6. Bower, John R. (2022). "33. Pharyngitis". In Jong, Elaine C.; Stevens, Dennis L. (eds.). Netter's Infectious Diseases (2nd ed.). Elsevier. pp. 170–171. ISBN 978-0-323-71159-3. Archived from the original on 2022-12-28. Retrieved 2022-12-28.
  7. Sethi, Sanjeev; De Vriese, An S.; Fervenza, Fernando C. (23 April 2022). "Acute glomerulonephritis". Lancet (London, England). 399 (10335): 1646–1663. doi:10.1016/S0140-6736(22)00461-5. ISSN 1474-547X. PMID 35461559. Archived from the original on 25 April 2022. Retrieved 27 December 2022.
  8. White AV, Hoy WE, McCredie DA (May 2001). "Childhood post-streptococcal glomerulonephritis as a risk factor for chronic renal disease in later life". Med. J. Aust. 174 (10): 492–6. doi:10.5694/j.1326-5377.2001.tb143394.x. PMID 11419767. S2CID 23172247. Archived from the original on 2012-02-18. Retrieved 2022-02-09.
  9. Nasr SH; Radhakrishnan J; D'Agati VD (May 2013). "Bacterial infection-related glomerulonephritis in adults". Kidney Int. 83 (5): 792–803. doi:10.1038/ki.2012.407. PMID 23302723.
  10. GBD 2013 Mortality Causes of Death Collaborators (January 2015). "Global, regional, and national age–sex specific all-cause and cause-specific mortality for 240 causes of death, 1990–2013: a systematic analysis for the Global Burden of Disease Study 2013". The Lancet. 385 (9963): 117–171. doi:10.1016/S0140-6736(14)61682-2. ISSN 0140-6736. PMC 4340604. PMID 25530442.
  11. 11.0 11.1 11.2 11.3 Rawla, Prashanth; Padala, Sandeep A.; Ludhwani, Dipesh (2022). "Poststreptococcal Glomerulonephritis". StatPearls. StatPearls Publishing. Archived from the original on 2022-12-19. Retrieved 2022-12-22.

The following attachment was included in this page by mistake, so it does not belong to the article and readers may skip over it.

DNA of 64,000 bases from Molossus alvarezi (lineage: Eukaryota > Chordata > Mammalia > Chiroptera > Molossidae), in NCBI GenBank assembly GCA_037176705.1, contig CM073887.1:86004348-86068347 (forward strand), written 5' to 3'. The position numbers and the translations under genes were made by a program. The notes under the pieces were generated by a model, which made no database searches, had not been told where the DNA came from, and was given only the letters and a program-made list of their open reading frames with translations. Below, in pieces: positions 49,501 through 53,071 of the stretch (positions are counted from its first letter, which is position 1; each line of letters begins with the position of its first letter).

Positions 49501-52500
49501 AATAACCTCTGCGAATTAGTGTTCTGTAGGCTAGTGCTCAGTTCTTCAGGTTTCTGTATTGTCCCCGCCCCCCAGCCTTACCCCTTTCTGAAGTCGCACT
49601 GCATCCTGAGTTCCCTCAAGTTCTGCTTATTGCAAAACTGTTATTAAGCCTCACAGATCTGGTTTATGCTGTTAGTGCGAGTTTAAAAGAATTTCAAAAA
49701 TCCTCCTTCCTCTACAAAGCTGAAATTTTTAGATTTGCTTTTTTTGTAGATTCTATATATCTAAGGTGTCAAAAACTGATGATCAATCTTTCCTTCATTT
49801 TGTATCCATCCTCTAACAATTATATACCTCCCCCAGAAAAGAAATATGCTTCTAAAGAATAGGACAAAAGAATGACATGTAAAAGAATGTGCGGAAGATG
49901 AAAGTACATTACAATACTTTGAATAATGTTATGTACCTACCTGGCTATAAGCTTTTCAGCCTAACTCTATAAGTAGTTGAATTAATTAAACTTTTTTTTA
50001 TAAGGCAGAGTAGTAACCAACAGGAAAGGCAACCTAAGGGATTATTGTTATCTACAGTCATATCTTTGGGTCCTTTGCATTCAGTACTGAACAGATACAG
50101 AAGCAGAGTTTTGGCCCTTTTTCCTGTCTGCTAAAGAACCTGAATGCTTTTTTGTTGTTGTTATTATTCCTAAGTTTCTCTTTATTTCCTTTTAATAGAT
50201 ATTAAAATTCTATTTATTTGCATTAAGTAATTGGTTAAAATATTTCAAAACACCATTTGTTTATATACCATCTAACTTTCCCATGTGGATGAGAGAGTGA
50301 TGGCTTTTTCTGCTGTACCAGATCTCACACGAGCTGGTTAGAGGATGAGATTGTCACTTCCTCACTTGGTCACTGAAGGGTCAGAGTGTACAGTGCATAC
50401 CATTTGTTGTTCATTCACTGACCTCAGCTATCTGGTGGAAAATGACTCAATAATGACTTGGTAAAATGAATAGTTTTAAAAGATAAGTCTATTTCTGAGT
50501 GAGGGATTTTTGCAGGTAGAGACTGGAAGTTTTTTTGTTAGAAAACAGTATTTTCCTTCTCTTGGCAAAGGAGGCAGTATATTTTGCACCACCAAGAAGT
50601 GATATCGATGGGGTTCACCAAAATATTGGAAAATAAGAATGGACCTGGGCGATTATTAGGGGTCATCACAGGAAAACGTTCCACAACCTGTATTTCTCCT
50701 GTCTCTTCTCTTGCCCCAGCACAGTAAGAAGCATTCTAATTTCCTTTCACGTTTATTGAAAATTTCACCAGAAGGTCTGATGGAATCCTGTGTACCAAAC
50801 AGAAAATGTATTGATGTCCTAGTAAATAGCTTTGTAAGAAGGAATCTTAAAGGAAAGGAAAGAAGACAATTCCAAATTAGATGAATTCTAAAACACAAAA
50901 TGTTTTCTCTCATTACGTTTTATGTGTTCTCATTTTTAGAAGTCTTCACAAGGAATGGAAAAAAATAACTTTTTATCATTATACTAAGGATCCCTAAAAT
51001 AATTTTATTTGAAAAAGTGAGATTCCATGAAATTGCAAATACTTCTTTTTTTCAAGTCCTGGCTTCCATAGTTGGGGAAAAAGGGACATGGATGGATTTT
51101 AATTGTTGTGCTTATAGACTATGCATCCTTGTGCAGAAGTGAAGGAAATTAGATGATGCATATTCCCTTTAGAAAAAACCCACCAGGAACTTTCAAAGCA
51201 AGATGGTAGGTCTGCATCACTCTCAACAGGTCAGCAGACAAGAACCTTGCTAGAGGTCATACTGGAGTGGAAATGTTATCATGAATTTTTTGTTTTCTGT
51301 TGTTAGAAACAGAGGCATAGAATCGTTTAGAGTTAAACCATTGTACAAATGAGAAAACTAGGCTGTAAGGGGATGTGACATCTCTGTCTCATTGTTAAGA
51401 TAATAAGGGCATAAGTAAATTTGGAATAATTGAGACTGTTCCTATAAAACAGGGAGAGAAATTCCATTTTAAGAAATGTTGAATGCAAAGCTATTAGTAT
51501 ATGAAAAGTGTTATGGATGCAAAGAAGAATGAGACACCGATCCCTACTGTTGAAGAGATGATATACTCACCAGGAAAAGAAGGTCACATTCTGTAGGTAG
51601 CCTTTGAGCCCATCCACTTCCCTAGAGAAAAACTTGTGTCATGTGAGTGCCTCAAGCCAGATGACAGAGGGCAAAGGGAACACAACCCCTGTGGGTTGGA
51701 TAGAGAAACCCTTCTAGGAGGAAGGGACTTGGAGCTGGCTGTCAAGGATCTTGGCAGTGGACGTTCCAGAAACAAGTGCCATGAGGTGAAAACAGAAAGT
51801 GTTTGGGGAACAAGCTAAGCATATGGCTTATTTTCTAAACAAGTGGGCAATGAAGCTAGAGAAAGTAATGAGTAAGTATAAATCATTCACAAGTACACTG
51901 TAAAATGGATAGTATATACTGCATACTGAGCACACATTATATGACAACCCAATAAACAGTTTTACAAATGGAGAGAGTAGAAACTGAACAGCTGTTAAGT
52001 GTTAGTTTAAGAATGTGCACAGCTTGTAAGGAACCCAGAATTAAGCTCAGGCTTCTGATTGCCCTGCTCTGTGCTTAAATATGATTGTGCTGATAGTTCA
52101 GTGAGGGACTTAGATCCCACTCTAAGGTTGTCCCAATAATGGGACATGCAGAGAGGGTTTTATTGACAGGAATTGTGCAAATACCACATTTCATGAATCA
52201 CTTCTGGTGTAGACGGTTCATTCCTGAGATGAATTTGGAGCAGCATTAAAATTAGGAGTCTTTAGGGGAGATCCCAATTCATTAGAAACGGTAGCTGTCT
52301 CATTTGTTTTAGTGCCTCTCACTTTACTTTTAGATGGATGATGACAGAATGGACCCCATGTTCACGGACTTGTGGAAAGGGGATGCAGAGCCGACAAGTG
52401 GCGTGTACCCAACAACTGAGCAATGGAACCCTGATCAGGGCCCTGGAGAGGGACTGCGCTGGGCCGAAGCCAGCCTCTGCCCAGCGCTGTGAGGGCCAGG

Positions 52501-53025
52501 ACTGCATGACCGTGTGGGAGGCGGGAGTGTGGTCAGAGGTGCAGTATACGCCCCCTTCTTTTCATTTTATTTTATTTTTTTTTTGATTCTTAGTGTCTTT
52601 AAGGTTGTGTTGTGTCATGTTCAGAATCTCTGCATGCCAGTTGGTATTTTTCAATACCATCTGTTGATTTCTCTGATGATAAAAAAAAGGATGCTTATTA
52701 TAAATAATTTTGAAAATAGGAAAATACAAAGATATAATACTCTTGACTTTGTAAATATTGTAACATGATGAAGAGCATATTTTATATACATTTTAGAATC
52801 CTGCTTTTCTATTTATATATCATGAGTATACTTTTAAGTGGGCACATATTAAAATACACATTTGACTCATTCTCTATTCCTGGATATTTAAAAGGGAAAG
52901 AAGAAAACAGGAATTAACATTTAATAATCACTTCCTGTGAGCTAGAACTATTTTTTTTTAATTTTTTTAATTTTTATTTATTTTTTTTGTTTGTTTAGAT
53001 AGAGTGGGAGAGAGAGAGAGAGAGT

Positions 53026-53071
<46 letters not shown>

12. Garfunkel, Lynn C.; Kaczorowski, Jeffrey; Christy, Cynthia (2007-07-05). Pediatric Clinical Advisor: Instant Diagnosis and Treatment. Elsevier Health Sciences. p. 223. ISBN 9780323070584. Archived from the original on 2020-08-13. Retrieved 2022-02-09.
  13. Baltimore RS (February 2010). "Re-evaluation of antibiotic treatment of streptococcal pharyngitis". Curr. Opin. Pediatr. 22 (1): 77–82. doi:10.1097/MOP.0b013e32833502e7. PMID 19996970. S2CID 13141765.
  14. Marianne Gausche-Hill, Susan Fuchs, Loren Yamamoto, American Academy of Pediatrics, American College of Emergency Physicians. "APLS: The Pediatric Emergency Medicine Resource". Jones & Bartlett Learning; 2004.
  15. 15.0 15.1 "Post-streptococcal glomerulonephritis (GN): MedlinePlus Medical Encyclopedia". Archived from the original on 2021-01-26. Retrieved 2015-10-31.
  16. Rodríguez-Iturbe, B.; Batsford, S. (June 2007). "Pathogenesis of poststreptococcal glomerulonephritis a century after Clemens von Pirquet". Kidney International. 71 (11): 1094–1104. doi:10.1038/ PMID 17342179.
  17. Sainato, Rebecca J.; Weisse, Martin E. (January 2019). "Poststreptococcal Glomerulonephritis and Antibiotics: A Fresh Look at Old Data". Clinical Pediatrics. 58 (1): 10–12. doi:10.1177/0009922818793345. ISSN 0009-9228.